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By XE Market Analysis August 18, 2020 3:58 am
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    XE Market Analysis: Europe - Aug 18, 2020

    The dollar continued to soften, which pushed the USD index (DXY) to a low at 92.53, which is 1 pip shy of the 27-month low that was seen on August 6th. EUR-USD correspondingly rose to a 12-day peak at 1.1904, which is 13 pips shy of the pair's 27-month peak. Cable rallied by 0.5% in making a 12-day high at 1.3168, while EUR-GBP reversed most of the gains it saw yesterday in making a 0.9035 low. AUD-USD pegged an 11-day high at 0.7234, and USD-CAD descended to a seven-month low at 1.3169. Aside from the generally softer U.S. dollar, the Canadian currency has been buoyed by continued perkiness in oil prices. Yesterday the OPEC+ group said there was near full compliance on supply quotas amount members, lifting front-month WTI crude futures to a $42.83 peak, which is 70 cents shy of the five-month peak that was clocked in early August. In the mix has been a measure of yen outperformance, with USD-JPY ebbing to a 12-day low at 105.46 while EUR-JPY and AUD-JPY drifted into respective six- and four-day low terrain. In stock markets, a tech-led rally drove the Nasdaq to a record closing high on Monday, while the S&P 500 neared its record peak. The MSCI Asia-Pacific index has today rallied to near to its pre-pandemic January high, though U.S. index futures and European stocks have come under pressure. The White House announced yesterday further restrictions on China's Huawei, which are aimed at limiting the company's access to commercially available chips and which has the potential to disrupt global supply chains. President Trump, meanwhile, stated that China is meeting its obligations under the Phase 1 trade deal, although a review of the deal has been delayed. Beijing announced that it will be making an anti-dumping inquiry on Australian wine imports. In focus is tomorrow's publication of the minutes from the recent FOMC meeting, which comes amid market speculation that the Fed may adopt an average inflation target, specifically with the aim of pushing inflation above the 2% target. This has been a dollar negative, as it has driven real Treasury yields deep in to negative terrain.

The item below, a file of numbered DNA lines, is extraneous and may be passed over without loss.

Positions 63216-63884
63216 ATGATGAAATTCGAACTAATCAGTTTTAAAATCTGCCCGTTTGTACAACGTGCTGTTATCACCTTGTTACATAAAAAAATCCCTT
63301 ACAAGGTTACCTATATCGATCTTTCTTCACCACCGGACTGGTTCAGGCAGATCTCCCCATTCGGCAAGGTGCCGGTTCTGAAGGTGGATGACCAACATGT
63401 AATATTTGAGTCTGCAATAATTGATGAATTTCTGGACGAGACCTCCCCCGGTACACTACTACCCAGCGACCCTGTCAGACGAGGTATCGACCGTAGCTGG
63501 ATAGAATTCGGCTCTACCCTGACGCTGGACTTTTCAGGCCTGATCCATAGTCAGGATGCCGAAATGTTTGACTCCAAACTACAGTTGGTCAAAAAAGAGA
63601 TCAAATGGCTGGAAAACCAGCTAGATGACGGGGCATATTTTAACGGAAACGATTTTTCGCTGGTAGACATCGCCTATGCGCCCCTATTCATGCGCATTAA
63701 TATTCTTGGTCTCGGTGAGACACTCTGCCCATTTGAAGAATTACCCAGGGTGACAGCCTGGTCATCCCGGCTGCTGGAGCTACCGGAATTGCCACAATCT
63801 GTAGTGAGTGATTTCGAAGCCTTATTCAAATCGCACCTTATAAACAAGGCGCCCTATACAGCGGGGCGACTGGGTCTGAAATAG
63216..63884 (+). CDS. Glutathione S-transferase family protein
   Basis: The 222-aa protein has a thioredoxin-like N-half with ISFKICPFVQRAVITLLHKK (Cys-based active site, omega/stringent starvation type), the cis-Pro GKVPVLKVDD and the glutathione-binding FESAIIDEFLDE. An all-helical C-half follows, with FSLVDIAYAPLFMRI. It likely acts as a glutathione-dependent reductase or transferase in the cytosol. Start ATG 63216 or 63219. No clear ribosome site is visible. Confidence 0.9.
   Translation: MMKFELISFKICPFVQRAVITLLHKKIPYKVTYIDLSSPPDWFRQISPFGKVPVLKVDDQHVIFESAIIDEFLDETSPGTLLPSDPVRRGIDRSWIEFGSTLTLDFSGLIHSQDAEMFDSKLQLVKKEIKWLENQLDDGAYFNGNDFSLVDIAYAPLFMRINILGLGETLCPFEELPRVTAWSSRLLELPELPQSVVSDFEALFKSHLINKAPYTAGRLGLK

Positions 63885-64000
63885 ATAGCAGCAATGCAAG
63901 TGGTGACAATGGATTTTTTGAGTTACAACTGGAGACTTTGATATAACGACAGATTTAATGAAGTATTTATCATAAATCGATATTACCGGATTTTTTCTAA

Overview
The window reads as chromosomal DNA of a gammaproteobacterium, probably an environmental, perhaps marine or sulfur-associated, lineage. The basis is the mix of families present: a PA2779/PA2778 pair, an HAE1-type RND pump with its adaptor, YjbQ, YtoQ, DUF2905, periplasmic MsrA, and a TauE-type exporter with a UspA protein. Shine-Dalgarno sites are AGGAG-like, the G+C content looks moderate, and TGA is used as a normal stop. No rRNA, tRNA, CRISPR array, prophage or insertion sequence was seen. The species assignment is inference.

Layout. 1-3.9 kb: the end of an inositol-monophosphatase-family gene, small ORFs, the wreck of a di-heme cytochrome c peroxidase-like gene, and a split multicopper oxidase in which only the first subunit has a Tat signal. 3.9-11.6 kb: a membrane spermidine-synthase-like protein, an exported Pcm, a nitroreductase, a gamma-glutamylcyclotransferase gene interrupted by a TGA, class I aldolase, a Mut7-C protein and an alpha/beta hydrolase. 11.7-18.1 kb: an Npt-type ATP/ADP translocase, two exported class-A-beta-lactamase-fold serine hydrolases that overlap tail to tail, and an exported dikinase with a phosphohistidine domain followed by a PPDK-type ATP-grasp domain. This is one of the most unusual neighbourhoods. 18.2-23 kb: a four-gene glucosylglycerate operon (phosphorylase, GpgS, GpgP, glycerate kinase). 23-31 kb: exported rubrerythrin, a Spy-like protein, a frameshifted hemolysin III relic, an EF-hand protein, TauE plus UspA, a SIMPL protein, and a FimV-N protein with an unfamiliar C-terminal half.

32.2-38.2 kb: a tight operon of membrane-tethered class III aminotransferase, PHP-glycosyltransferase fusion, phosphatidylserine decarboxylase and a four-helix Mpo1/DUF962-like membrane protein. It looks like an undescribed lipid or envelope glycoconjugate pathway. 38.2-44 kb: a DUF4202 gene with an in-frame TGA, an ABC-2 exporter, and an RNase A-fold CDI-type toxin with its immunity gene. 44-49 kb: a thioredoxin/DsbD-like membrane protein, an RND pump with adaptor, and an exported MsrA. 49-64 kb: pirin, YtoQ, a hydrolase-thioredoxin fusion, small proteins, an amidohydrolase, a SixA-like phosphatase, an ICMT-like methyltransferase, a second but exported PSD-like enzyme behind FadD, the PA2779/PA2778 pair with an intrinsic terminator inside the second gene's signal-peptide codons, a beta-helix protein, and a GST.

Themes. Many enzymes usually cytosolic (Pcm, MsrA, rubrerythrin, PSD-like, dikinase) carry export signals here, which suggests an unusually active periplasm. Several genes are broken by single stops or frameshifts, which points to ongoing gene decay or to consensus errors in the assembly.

[EUR, USD]
    EUR-USD rose to a 12-day peak at 1.1904, which is 13 pips shy of the pair's 27-month peak. The gains reflect broader declines in the dollar, while EUR-JPY and EUR-GBP have declined. In focus tomorrow is the publication of the minutes from the recent FOMC meeting, which comes amid market speculation that the Fed may adopt an average inflation target, specifically with the aim of pushing inflation above the 2% target. This has been a dollar negative, as it has driven real Treasury yields deep in to negative terrain. Any confirmation of this would be bolster the softer dollar hypothesis that's been in play in markets for some time (negative Treasury yields, the more recent impact of the pandemic in the U.S. relative to Europe and other parts of the world, the political stalemate over the new pandemic relief package, risks presented by U.S.-China tensions, etc). The advent of the 750 bln euro recovery fund, which has reduced the perceived EU break-up risk, and the fact that Europe has come through the pandemic ahead of the U.S. has been an underpinning factor of EUR-USD. We advise trend following for now, anticipating levels above 1.2000. Dollar bears should, however, take note that incoming U.S. data have largely been showing continued economic recovery alongside an up-tick in inflation, while the coronavirus curves of ICU admissions and mortalities are now dropping sharply (although the "case-demic" and "fear-demic" can be expected to continue, and with a political edge into the November presidential election).

    [USD, JPY]